Step 2

We invoke the ghost Nettle, Netel, Ortie or Urtica dioica! 

As common and abundant plant in Europe, it is often the first plant to appear on an abandoned plot. Their preference for polluted and nitrate rich soils makes them the ideal being to reseed the capitalist ruins of pollution and extraction and make space for new futures. Nettle metabolizes the pollution, which cannot be found back in the picked leaves. Its roots grow very deep and are rhizomatic. Nettles endure and persist. Clothes made from Nettles have traditionally been used to bury the dead. Their antibacterial and anti-fungal properties prevent quick decay of bodies. In that sense, Nettles are also archivers of the past. Their sting is a venom that heals. Nettle is widely used for culinary and medicinal purposes. They are known as a purifier of the bloodstream and reliever of fatigue, and they are said to help people who are too nice and have difficulties in setting their boundaries wisely. 

We invoke Nettle to set our boundaries within the capitalist demands for ever more extraction and production. Both of natural and human resources. 

We invoke Nettle to reseed the exhausted space of burn-out and create a new perspective on time. 

Take Nettle in your hands, crush the leaves in between your fingers.
Now spit in your hands. Our spit, and the enzymes in it, will allow Nettle to slowly ferment, activating their properties.
Add the mixture of Nettle and spit to your bag.


Occupying a studio with the haunted and misplaced potted plants I gathered as my co-workers, I figured that in order to learn from them I had to start off my search by committing to a practice of being-with.

Being-with involves allowing yourself to be touched by the joys and sorrows of another. To be touched by external circumstances, or as the Dutch so eloquently say, to be ‘ontroerd.’ Thrown off-course by the sheer rawness of the moment, by your own inability to make things better, by our fragility, impermanence and mortality. (Kuzmanovic and Gaffney 2018, n.p.)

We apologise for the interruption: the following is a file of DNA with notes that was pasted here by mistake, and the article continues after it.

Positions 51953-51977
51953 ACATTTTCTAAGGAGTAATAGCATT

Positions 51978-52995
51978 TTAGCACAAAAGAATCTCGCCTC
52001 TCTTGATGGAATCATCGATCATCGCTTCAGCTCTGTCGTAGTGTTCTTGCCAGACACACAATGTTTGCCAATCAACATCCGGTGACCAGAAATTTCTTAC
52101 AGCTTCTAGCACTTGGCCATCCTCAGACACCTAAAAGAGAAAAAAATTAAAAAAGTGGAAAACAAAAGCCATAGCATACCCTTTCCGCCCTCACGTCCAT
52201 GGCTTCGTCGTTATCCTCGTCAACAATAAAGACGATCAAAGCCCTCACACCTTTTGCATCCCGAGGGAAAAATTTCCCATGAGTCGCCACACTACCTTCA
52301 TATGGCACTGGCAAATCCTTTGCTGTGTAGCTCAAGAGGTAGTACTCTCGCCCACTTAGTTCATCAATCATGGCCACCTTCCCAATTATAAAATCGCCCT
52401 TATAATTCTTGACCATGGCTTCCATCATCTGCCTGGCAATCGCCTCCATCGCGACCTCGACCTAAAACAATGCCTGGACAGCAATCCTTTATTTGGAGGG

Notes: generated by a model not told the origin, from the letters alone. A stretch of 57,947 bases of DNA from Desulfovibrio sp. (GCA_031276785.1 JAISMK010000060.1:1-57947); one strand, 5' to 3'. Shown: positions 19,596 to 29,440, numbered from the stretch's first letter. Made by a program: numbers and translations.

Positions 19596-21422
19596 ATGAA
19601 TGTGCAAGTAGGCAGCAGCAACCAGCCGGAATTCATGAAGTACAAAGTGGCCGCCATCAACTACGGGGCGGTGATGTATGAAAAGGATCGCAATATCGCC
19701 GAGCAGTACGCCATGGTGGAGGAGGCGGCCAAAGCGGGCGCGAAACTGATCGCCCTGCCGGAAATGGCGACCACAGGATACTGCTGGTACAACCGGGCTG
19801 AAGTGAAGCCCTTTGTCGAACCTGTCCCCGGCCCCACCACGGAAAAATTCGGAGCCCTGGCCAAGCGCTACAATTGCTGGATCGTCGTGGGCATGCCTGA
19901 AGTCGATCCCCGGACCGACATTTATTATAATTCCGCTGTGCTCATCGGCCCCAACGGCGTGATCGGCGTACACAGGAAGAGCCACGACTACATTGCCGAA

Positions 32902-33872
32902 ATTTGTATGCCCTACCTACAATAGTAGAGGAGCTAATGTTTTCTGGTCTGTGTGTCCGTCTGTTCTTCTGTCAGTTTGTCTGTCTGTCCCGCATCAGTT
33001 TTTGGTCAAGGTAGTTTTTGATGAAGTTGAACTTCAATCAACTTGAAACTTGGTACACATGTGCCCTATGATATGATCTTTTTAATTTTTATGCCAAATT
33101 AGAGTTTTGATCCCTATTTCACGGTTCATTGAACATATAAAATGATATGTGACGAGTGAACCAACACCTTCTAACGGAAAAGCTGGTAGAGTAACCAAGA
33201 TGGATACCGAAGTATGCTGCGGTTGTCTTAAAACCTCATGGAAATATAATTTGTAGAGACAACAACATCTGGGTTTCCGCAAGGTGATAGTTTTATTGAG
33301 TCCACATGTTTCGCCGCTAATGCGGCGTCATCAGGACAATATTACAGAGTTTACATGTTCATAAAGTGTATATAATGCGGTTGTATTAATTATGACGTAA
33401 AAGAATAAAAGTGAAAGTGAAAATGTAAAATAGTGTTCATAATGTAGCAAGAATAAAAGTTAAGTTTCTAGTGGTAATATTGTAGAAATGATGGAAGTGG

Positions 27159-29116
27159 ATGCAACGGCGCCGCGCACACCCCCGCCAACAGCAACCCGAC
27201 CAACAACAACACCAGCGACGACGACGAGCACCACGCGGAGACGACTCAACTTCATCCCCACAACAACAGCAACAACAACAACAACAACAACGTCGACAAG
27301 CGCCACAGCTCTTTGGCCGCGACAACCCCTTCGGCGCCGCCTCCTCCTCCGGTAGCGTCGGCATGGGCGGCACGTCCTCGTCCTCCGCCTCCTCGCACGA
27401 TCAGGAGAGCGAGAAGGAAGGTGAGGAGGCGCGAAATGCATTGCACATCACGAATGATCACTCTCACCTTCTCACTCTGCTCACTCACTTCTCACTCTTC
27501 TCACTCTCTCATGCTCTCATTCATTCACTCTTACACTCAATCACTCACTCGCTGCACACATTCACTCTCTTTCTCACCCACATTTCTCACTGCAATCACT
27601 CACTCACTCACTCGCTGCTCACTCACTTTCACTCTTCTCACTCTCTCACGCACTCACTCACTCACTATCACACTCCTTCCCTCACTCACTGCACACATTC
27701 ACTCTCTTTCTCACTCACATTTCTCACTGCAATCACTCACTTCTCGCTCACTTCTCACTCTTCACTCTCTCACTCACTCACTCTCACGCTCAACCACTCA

I want to open myself up to be thrown off-course by my vegetal co-workers and to stick to the ambivalence of our collaboration and what might sprout from that. I start my days in the studio with observing and caring. I attune myself to their presence, to photosynthesis, to the processes that transform CO2 into oxygen, the slow sucking up of moisture by the roots, the drop of condensation rolling of the leaf. I increasingly do less and less. I slow down and try to observe details with full attention. An observation without judgement, without the desire to get something from the other, a radical noticing. Sometimes it feels as if I fold into the plant, my arms interlaced with their leaves as if I could slip through my own pores to feel the chlorophyll on their surface. They are starting to take over my thoughts. I focus on the silence that now, in between all of these plants, seems much denser. I look for ways to work with the plants: I put on music which is supposed to enhance their growth, I take pictures of details, move them around in the space according to my growing attention to their reactions to the light, I pluck away a dead leaf, or I speak to them. I am a West-European woman who is talking to plants, who expects them to answer her questions.

It is hard to collaborate with beings that seem so quiet to my limited human senses. I feel how loud and present I am and how I continuously try to control the situation through interpretation. Despite the fact that I talk a lot, I have very little to say. In my attempt to communicate, every observation becomes wildly important. A leaf that folds or falls, the speed at which water is being absorbed. By myself, I have no tools to adequately comprehend the state of the plants. Does something like happiness exist for them? Is this an ambition I can hold for them? I catch myself in these melancholic, romantic and anthropomorphic thoughts, betraying my own research. A friend sends me an e-mail with a poem by Wisława Szymborska titled “The silence of plants,” which captures my reflections perfectly.

But how does someone answer questions
which have never been posed,
and when, on top of that
the one who would answer
is such an utter nobody to you?

Undergrowth, shrubbery,
meadows, and rushes…
everything I say to you is a monologue,
and it is not you who's listening.

A conversation with you is necessary
and impossible,
urgent in a hurried life
and postponed for never.

From Wisława Szymborska, ‘The Silence of Plants’ (1999, 269)